Capbase Founder Spotlight: Robin Yan, Co-founder of Fana

Jason D. Rowleyby Jason D. Rowley • 5 min readpublished August 19, 2022 updated September 30, 2022
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Welcome to the Capbase Founder Spotlight, where the Capbase team highlights some of the great startups that use our platform to start and manage their companies.

This week we have Robin Yan, co-founder of Fana, a new community platform for philanthropic giving, discussing his startup founding story, the problem his team is tackling, and what his company would do if it suddenly had $10 million in its bank account.

You can follow Robin on LinkedIn and keep track of company progress on Fana's LinkedIn and Twitter, as well as on the company's website Fanaverse.io.

Without further ado, let’s hear it from Robin!

In a sentence or two, what does your company do?

Fana is creating the world’s first & only digital philanthropic community for mobile native users by converting every checkout, everywhere to a donation opportunity. We’re connecting the $4T eCommerce market with the $500B non-profit market. Fana reinterprets philanthropy as a digital consumer experience, optimizing for convenience & impact.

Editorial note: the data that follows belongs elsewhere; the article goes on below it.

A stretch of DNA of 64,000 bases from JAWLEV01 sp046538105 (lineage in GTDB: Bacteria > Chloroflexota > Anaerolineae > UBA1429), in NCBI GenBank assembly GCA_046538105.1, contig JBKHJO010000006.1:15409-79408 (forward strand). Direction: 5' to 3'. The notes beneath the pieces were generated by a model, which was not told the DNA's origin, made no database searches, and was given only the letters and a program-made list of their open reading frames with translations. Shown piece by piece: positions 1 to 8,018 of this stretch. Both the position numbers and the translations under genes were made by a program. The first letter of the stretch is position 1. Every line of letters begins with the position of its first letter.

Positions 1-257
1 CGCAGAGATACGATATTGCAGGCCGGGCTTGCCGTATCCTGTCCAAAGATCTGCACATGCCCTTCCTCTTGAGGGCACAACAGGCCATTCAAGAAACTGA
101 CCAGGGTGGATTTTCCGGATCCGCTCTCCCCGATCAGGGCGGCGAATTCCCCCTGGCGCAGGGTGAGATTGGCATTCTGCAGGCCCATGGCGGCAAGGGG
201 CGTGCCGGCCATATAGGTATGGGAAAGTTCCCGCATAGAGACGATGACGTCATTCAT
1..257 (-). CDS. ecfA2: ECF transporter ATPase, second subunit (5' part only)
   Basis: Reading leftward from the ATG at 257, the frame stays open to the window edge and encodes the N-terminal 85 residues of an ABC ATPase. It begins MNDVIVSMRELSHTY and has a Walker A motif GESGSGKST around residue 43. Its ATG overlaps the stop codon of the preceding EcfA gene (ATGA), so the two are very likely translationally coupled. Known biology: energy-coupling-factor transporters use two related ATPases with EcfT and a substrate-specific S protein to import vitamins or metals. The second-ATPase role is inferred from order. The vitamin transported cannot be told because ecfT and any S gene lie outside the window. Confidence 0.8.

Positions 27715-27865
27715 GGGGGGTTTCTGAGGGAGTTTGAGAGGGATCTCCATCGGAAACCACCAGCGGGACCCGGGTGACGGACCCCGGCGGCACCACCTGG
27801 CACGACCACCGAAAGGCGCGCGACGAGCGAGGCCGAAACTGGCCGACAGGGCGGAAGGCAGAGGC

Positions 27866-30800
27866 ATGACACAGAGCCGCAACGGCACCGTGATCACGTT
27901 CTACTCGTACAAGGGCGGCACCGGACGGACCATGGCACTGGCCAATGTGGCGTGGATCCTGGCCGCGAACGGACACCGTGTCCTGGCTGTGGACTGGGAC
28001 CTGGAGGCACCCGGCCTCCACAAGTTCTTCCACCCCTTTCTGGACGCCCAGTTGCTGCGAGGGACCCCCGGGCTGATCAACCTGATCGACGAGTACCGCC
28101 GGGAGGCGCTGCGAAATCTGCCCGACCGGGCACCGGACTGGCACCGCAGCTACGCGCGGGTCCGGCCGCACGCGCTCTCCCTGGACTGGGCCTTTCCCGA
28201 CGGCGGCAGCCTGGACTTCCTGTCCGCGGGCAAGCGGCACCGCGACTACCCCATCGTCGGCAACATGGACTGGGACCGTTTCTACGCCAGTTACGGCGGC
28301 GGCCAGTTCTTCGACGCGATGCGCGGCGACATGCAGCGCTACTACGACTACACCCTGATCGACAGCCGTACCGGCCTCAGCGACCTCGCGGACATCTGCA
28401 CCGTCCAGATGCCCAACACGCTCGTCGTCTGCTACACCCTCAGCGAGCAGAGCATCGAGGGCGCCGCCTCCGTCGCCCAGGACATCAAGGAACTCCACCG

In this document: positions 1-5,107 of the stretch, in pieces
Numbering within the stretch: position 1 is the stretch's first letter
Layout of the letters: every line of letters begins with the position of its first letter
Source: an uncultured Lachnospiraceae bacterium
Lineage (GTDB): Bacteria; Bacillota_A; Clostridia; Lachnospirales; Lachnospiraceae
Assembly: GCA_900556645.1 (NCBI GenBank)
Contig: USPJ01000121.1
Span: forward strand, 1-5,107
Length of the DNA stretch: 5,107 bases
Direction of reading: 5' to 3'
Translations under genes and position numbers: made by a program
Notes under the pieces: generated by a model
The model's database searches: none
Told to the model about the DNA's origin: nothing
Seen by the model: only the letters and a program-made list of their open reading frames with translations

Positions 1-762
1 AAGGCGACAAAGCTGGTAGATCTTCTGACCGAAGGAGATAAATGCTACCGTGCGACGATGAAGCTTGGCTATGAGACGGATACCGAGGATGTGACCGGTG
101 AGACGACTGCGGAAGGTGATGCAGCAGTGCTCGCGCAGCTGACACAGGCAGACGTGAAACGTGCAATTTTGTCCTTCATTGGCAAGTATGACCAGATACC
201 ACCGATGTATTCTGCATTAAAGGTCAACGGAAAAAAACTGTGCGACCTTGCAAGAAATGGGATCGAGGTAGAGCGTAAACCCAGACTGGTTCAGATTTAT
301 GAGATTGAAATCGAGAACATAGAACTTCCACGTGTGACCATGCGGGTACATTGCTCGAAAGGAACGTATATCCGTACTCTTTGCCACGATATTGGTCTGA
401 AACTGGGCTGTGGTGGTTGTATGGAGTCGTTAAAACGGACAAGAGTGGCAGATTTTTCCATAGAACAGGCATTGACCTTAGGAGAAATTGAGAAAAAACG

How did you get the idea / what is the founding story?

Charity today has a 3-pronged problem:

  1. Poor unit economics (donor acquisition cost is higher than new donations), so overselling to an existing donor base is standard
  2. Millennial and Gen-Z donors will not suffer inconvenience & impact opaqueness (it takes too long to donate with no real info on where the money goes)
  3. Corporates want/need to make an impact but have no way to do so while aligning with all their customers.

Fana will make giving a habit and a source of entertainment, not a chore or nuisance.

What were you doing before you started your company? At what point did you decide to go full-time on your startup?